Structure and lytic activity of a Bacillus anthracis prophage endolysinLow, L.Y., Yang, C., Perego, M., Osterman, A., Liddington, R.C.
(2005) J.Biol.Chem. 280: 35433-35439
- PubMed: 16103125
- DOI: 10.1074/jbc.M502723200
- Primary Citation of Related Structures:
- PubMed Abstract:
We report a structural and functional analysis of the lambda prophage Ba02 endolysin (PlyL) encoded by the Bacillus anthracis genome. We show that PlyL comprises two autonomously folded domains, an N-terminal catalytic domain and a C-terminal cell wa ...
We report a structural and functional analysis of the lambda prophage Ba02 endolysin (PlyL) encoded by the Bacillus anthracis genome. We show that PlyL comprises two autonomously folded domains, an N-terminal catalytic domain and a C-terminal cell wall-binding domain. We determined the crystal structure of the catalytic domain; its three-dimensional fold is related to that of the cell wall amidase, T7 lysozyme, and contains a conserved zinc coordination site and other components of the catalytic machinery. We demonstrate that PlyL is an N-acetylmuramoyl-L-alanine amidase that cleaves the cell wall of several Bacillus species when applied exogenously. We show, unexpectedly, that the catalytic domain of PlyL cleaves more efficiently than the full-length protein, except in the case of Bacillus cereus, and using GFP-tagged cell wall-binding domain, we detected strong binding of the cell wall-binding domain to B. cereus but not to other species tested. We further show that a related endolysin (Ply21) from the B. cereus phage, TP21, shows a similar pattern of behavior. To explain these data, and the species specificity of PlyL, we propose that the C-terminal domain inhibits the activity of the catalytic domain through intramolecular interactions that are relieved upon binding of the C-terminal domain to the cell wall. Furthermore, our data show that (when applied exogenously) targeting of the enzyme to the cell wall is not a prerequisite of its lytic activity, which is inherently high. These results may have broad implications for the design of endolysins as therapeutic agents.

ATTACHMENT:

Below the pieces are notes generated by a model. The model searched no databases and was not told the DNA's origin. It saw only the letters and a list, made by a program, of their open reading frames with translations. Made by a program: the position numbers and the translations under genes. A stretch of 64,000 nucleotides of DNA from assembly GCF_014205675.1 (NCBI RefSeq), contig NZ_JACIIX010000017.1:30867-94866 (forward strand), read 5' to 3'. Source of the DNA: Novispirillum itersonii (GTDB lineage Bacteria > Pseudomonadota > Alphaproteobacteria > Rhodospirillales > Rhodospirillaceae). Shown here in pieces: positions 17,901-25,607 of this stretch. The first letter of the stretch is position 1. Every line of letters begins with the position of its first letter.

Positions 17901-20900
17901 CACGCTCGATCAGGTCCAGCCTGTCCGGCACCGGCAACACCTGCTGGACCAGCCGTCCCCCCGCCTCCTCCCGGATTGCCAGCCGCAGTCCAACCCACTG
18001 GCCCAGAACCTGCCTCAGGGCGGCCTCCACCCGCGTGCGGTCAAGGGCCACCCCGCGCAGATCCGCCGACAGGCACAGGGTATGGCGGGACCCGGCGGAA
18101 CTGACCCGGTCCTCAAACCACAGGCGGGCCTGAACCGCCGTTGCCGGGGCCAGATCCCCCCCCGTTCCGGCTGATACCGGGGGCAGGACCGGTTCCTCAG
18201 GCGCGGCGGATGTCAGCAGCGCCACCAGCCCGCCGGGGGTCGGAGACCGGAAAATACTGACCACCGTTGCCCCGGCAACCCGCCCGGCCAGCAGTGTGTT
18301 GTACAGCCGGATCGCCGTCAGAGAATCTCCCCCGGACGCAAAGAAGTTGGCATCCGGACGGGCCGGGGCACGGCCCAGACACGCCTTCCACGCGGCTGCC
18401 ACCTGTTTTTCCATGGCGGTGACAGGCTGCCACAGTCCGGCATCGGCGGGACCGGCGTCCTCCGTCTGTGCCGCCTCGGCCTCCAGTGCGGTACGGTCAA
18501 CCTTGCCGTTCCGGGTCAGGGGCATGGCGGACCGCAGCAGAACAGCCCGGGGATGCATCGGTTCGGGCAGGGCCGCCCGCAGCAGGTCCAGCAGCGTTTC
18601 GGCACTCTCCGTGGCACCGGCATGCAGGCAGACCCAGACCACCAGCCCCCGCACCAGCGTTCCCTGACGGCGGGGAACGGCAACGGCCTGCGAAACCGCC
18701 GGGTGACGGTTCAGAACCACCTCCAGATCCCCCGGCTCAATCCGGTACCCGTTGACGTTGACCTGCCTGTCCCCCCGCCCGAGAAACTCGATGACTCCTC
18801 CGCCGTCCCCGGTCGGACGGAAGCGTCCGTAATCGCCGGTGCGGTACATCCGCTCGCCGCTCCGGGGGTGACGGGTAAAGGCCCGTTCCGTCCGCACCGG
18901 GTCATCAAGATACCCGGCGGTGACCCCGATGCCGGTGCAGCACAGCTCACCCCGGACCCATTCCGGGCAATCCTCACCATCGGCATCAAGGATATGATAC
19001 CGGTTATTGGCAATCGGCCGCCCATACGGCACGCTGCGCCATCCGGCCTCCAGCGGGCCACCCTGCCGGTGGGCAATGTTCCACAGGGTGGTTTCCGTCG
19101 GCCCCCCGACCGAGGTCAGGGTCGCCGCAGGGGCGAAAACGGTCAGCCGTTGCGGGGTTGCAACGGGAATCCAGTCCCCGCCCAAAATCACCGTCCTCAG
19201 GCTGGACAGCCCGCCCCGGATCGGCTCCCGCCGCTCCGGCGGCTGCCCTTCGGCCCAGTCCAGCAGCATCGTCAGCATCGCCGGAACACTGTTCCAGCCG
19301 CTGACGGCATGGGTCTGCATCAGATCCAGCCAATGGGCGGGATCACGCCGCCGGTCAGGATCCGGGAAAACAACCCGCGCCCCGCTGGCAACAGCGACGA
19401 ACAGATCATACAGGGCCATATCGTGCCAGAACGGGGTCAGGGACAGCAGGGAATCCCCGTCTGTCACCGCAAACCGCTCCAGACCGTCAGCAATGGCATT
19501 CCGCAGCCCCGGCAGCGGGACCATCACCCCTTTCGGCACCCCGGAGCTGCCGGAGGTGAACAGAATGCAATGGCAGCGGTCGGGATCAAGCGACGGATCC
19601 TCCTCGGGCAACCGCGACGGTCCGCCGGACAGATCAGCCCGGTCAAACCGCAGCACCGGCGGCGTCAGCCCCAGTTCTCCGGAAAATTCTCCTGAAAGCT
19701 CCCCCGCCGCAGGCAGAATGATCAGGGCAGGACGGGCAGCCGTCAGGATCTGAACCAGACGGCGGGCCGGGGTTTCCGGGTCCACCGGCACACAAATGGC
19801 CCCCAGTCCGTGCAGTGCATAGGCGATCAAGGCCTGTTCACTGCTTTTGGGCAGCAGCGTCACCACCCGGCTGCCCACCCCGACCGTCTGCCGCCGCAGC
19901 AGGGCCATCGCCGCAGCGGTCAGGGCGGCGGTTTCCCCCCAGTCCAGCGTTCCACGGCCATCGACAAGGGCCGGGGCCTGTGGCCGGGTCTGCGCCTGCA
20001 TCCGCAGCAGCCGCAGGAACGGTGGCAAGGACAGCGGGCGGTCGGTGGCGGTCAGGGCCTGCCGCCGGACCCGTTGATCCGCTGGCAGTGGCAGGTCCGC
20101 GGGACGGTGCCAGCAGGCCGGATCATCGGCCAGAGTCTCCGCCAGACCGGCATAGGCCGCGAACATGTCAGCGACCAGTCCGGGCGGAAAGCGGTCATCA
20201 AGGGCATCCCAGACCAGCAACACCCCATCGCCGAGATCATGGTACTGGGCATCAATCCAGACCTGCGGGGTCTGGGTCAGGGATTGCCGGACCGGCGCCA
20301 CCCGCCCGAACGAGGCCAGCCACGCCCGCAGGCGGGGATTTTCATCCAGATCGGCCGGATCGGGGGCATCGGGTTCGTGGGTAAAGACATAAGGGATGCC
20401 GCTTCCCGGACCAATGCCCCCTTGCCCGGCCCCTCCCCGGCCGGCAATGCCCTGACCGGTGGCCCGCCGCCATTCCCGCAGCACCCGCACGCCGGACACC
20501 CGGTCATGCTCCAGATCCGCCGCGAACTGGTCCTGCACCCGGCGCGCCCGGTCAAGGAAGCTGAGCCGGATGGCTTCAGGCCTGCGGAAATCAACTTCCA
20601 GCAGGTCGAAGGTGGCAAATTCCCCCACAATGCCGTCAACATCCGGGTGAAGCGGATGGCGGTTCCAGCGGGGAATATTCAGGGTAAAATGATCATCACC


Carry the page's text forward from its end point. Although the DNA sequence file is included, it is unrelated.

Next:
Infectious and Inflammatory Disease Center, The Burnham Institute, La Jolla, California 92037, USA.